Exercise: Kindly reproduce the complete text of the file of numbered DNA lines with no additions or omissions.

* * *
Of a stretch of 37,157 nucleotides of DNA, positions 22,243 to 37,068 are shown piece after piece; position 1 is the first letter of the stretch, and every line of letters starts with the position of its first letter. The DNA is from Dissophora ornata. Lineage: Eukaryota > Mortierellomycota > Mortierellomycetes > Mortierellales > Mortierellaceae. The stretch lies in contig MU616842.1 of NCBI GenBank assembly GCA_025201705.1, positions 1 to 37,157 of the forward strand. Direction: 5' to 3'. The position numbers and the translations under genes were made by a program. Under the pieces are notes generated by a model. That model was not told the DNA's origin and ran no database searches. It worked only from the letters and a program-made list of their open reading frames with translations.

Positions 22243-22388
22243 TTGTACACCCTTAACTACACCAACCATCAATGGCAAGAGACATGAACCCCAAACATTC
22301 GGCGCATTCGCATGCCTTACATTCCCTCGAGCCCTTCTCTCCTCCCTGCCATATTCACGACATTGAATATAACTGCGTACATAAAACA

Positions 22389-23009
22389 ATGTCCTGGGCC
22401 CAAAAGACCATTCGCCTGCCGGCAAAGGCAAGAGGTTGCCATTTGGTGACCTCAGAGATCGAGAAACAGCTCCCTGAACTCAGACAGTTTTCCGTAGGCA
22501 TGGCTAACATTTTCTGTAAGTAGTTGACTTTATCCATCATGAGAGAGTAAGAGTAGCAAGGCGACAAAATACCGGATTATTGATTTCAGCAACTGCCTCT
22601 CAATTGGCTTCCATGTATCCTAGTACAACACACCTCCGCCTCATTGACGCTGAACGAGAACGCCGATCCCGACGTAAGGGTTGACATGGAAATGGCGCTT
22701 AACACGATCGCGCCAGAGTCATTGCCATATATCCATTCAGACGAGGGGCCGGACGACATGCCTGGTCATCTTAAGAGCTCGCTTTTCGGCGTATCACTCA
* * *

Of a stretch of 37,157 nucleotides of DNA, positions 22,243 to 37,068 are shown piece after piece; position 1 is the first letter of the stretch, and every line of letters starts with the position of its first letter. The DNA is from Dissophora ornata. Lineage: Eukaryota > Mortierellomycota > Mortierellomycetes > Mortierellales > Mortierellaceae. The stretch lies in contig MU616842.1 of NCBI GenBank assembly GCA_025201705.1, positions 1 to 37,157 of the forward strand. Direction: 5' to 3'. The position numbers and the translations under genes were made by a program. Under the pieces are notes generated by a model. That model was not told the DNA's origin and ran no database searches. It worked only from the letters and a program-made list of their open reading frames with translations.

Positions 22243-22388
22243 TTGTACACCCTTAACTACACCAACCATCAATGGCAAGAGACATGAACCCCAAACATTC
22301 GGCGCATTCGCATGCCTTACATTCCCTCGAGCCCTTCTCTCCTCCCTGCCATATTCACGACATTGAATATAACTGCGTACATAAAACA

Positions 22389-23009
22389 ATGTCCTGGGCC
22401 CAAAAGACCATTCGCCTGCCGGCAAAGGCAAGAGGTTGCCATTTGGTGACCTCAGAGATCGAGAAACAGCTCCCTGAACTCAGACAGTTTTCCGTAGGCA
22501 TGGCTAACATTTTCTGTAAGTAGTTGACTTTATCCATCATGAGAGAGTAAGAGTAGCAAGGCGACAAAATACCGGATTATTGATTTCAGCAACTGCCTCT
22601 CAATTGGCTTCCATGTATCCTAGTACAACACACCTCCGCCTCATTGACGCTGAACGAGAACGCCGATCCCGACGTAAGGGTTGACATGGAAATGGCGCTT
22701 AACACGATCGCGCCAGAGTCATTGCCATATATCCATTCAGACGAGGGGCCGGACGACATGCCTGGTCATCTTAAGAGCTCGCTTTTCGGCGTATCACTCA